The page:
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J Dermatol Sci. 2005 Jul;39(1):39-51. Epub 2005 Apr 18.

Microarray profiles of human basal cell carcinoma: insights into tumor growth and behavior.

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  • 1Department of Dermatology, Johns Hopkins University School of Medicine, Baltimore, MD 21287-0900, USA.

Abstract

PURPOSE:

Basal cell carcinoma (BCC) is the most common human neoplasm. Much interest lies in determining the genetic basis of BCC to explain the unique locally invasive phenotype and infrequent metastatic behavior of these skin tumors.

OBJECTIVE:

We sought to examine a gene expression profile for BCC to elucidate new molecules responsible for its unique growth characteristics.

METHODS:

We analyzed gene expression patterns of 50 BCC tumors using spotted cDNA microarrays of 1718 characterized human genes related to cancer and immunity. This is the largest and most comprehensive gene expression study ever performed for BCC. Nodular and sclerosing histological subtypes of BCC were examined and compared to normal control skin. After statistical filtering, 374 significantly dysregulated genes were sorted by hierarchical clustering to determine trends of gene expression and similarities between patient gene expression profiles.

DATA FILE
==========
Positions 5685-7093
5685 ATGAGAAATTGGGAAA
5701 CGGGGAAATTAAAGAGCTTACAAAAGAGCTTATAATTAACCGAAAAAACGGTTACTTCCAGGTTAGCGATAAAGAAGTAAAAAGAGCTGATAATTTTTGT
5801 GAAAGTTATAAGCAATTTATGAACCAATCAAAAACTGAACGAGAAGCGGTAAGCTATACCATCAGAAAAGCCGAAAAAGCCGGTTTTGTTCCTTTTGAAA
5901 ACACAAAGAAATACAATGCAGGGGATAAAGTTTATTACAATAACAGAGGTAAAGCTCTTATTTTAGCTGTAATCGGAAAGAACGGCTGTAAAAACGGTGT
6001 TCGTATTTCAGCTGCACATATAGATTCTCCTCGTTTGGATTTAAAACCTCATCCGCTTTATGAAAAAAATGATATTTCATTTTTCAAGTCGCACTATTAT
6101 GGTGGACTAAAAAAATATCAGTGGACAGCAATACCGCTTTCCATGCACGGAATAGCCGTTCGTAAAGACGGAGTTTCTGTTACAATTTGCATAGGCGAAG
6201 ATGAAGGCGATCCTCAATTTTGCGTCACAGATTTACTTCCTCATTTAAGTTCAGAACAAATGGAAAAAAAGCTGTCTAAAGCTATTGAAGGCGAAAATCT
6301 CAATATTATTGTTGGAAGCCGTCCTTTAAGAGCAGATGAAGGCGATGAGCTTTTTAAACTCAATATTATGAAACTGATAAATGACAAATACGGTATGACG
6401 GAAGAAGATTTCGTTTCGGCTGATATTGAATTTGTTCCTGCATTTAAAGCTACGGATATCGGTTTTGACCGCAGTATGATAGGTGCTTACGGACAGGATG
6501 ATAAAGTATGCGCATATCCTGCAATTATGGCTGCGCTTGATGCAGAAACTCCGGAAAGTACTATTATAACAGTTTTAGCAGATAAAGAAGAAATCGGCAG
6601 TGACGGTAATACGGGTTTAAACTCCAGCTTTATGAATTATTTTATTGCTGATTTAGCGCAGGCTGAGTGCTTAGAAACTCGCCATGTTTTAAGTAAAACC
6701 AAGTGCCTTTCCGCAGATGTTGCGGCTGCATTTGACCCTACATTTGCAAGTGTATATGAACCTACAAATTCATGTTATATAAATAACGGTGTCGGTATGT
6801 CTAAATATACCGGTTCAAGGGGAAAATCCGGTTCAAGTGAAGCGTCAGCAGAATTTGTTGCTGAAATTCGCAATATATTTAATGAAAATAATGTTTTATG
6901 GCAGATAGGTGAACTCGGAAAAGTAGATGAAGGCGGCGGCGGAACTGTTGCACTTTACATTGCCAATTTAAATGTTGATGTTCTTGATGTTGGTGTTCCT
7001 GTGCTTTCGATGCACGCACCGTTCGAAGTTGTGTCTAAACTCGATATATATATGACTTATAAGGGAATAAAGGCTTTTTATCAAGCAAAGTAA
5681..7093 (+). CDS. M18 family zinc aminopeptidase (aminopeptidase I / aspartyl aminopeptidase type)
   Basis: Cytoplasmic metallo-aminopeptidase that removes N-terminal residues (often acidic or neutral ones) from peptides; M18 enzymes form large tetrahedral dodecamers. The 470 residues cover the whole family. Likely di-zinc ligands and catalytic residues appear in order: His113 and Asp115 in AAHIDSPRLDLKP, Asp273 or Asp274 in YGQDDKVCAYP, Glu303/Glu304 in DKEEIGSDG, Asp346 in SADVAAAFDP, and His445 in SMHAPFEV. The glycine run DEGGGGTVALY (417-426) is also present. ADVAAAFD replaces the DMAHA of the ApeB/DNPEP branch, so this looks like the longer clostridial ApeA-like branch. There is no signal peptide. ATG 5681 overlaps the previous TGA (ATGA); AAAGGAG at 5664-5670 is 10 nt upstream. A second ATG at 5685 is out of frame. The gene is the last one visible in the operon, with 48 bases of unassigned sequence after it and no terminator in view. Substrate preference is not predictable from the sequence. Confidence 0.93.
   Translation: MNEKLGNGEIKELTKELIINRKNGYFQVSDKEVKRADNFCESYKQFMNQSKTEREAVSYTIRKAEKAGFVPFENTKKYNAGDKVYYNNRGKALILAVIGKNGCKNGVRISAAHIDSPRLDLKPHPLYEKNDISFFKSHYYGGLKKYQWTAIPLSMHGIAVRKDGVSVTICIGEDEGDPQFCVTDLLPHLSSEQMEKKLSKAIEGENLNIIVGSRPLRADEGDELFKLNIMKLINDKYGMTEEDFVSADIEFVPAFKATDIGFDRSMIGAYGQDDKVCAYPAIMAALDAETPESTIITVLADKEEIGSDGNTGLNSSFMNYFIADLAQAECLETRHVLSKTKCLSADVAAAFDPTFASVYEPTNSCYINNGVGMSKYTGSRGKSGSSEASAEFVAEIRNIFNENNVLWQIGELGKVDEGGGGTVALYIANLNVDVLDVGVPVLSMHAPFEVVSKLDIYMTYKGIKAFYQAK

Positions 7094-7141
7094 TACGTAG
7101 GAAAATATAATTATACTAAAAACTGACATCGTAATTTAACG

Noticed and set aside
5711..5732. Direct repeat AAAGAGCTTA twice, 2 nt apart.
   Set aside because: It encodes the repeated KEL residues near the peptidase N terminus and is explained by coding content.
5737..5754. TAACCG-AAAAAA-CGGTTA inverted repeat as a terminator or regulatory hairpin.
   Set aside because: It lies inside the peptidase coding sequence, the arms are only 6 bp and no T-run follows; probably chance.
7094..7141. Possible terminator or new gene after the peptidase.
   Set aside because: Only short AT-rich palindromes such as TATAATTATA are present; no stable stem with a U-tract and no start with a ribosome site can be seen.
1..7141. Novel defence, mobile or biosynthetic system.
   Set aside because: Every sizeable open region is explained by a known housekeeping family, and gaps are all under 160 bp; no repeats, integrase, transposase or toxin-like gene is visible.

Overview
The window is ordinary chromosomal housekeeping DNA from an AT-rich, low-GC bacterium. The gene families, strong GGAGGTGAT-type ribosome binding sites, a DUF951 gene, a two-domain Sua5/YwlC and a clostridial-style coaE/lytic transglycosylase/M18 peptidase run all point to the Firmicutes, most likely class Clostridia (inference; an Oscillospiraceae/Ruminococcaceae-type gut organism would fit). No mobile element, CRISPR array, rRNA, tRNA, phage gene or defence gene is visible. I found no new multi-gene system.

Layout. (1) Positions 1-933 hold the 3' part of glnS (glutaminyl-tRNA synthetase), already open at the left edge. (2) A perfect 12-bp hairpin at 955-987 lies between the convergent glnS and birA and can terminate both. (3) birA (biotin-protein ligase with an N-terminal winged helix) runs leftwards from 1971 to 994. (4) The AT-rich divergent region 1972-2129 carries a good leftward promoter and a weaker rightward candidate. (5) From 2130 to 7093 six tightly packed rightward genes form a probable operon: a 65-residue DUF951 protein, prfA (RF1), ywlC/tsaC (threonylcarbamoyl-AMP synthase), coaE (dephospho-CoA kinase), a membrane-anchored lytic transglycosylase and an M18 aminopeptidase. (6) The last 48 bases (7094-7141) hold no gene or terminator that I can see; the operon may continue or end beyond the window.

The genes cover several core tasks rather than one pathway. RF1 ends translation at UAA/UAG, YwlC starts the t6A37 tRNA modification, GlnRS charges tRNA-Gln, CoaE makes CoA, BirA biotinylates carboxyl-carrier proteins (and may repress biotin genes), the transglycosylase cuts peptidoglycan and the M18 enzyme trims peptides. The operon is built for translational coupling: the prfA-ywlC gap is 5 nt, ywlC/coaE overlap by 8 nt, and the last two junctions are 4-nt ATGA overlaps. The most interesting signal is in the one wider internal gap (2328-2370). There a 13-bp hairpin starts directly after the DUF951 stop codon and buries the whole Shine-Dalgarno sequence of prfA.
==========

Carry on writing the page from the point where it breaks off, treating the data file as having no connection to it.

RESULTS:

A total of 165 upregulated genes and 115 downregulated genes were identified. These covered a range of categories, including extracellular matrix, cell junctions, motility, metastasis, oncogenes, tumor suppressors, DNA repair, cell cycle, immune regulation and angiogenesis. Clusters of genes were either commonly dysregulated across the 50 patient sample, or selectively affected in subsets of tumors. Histological subtypes were not distinguishable by hierarchical clustering. Many of the genes elucidated, including collagen type IV subunits and other novel candidates, possess functions related to extracellular matrix remodeling and metastasis.

CONCLUSION:

These results suggest a gene profile which may explain the invasive growth yet rarely metastatic behavior of BCC. The genes identified may also be potential targets for therapeutics aimed at further controlling invasiveness and local destruction of BCC.

PMID:
15978418
[PubMed - indexed for MEDLINE]
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